Fun Size Review: Judith of Bethulia (1914)

D.W. Griffith gets biblical (or not, depending on whether you accept the apocrypha) with the story of an Assyrian invasion of Israel and the smokin’ hot widow who decides the best path to victory is to make the enemy general lose his head, literally. Blanche Sweet makes a powerful impression as the titular heroine but the story is Victorianized to minimize her awesomeness. The enemy general is cute and gives her gifts, you see. Sure, he’s looting and pillaging and enslaving but, but, stuff! It seems that sword-wielding patriots still must think with their ovaries. Sigh.

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Silent Movie Myth: “The Birth of a Nation” was the first feature and the first film shown at the White House

There are some silent movie myths that are so common that they are printed without question by major publications and repeated on national radio and television shows. With the 100 year anniversary of The Birth of a Nation‘s 1915 premiere back in February, silent movie fans received more than our share of this nonsense.
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Judith of Bethulia (1914) A Silent Film Review

Villainy is afoot in ancient Israel, the Assyrians have laid siege to a little mountain town. All seems to be lost. But the Assyrians didn’t count on a young widow named Judith (Blanche Sweet), who wields a mean saber. Will the charms of the enemy general (Henry B. Walthall) derail her plans? Or will our Assyrian lose his head over the comely widow? This is an early feature film and the start of director D.W. Griffith’s big, Big, BIG! period.
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The Taming of the Shrew (1908) A Silent Film Review

Four months into his career as a director, D.W. Griffith took on William Shakespeare. In one reel. Yes, that is about ten minutes. The short stars the legendary Florence Lawrence as the titular hellion and Arthur V. Johnson is her suitor. But did you know that Mack Sennett was also on hand in a supporting role? I wonder what will come of that…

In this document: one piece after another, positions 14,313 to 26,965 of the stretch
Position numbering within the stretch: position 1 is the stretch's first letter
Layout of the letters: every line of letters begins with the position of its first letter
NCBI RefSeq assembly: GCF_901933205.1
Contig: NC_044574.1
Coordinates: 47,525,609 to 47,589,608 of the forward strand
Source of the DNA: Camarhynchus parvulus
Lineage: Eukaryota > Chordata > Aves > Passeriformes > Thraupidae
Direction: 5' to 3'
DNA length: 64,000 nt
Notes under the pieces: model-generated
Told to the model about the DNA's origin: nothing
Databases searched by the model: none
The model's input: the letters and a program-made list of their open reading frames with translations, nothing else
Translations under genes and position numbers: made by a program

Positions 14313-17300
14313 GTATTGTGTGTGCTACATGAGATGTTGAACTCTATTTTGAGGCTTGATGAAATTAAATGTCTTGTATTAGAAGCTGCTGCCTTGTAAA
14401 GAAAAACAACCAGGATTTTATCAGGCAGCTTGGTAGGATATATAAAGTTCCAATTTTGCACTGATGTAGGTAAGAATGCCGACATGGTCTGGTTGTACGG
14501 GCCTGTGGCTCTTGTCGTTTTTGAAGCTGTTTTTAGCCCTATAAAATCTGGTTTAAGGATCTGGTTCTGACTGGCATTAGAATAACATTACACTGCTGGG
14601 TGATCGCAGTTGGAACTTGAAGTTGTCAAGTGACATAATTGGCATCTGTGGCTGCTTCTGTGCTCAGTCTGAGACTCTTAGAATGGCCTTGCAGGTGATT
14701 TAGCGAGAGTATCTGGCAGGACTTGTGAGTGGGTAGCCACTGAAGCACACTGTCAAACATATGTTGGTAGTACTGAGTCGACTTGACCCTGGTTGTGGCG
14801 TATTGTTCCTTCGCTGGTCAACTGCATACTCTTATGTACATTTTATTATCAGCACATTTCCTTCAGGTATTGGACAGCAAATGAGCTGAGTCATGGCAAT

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Fun Size Review: The Hessian Renegades (1909)

hessian-renegades1776! Spies! Hessian aggression! And all in a tidy, one-reel package. Mary Pickford plays a Colonial miss who helps get a message past some very determined redcoats after her brother (a messenger/spy) is killed. Not a masterpiece from director D.W. Griffith (who was in his second year on the job) but fast and amusing. Plus, we get to see Pickford disguise herself as an enemy soldier. That’s worth something, right?

If it were a dessert it would be:

(via Munchkin Munchies)
(via Munchkin Munchies)

Disguise cookies. Little trifles but amusing and ideal for budding spies.

You can read my full-length review here.


Fun Size Review: The New York Hat (1912)


It’s the story of an impoverished teen, a kindly minister, gossipy neighbors and a $10 hat. Griffith spins an alluring confection of small town America that both satirizes and celebrates the culture. Lionel Barrymore and Mary Pickford are excellent as the innocent pair who find themselves the subject of slander.

If it were a dessert it would be:


Strawberry Cheesecake Bites. Short, sweet, classic.

Read my full-length review here.

Fun Size Review: Friends (1912)


Henry B. Walthall is a slick miner. Mary Pickford is the local lady of the evening. Lionel Barrymore is Henry’s rootin’-tootin’ pal. Both guys like Mary but who will win the day? This is a short subject from D.W. Griffith extolling the virtues of male friendship. Some very fine acting from Mary.

If it were a dessert it would be:


Gold Rush Cake. There’s gold in them thar hills.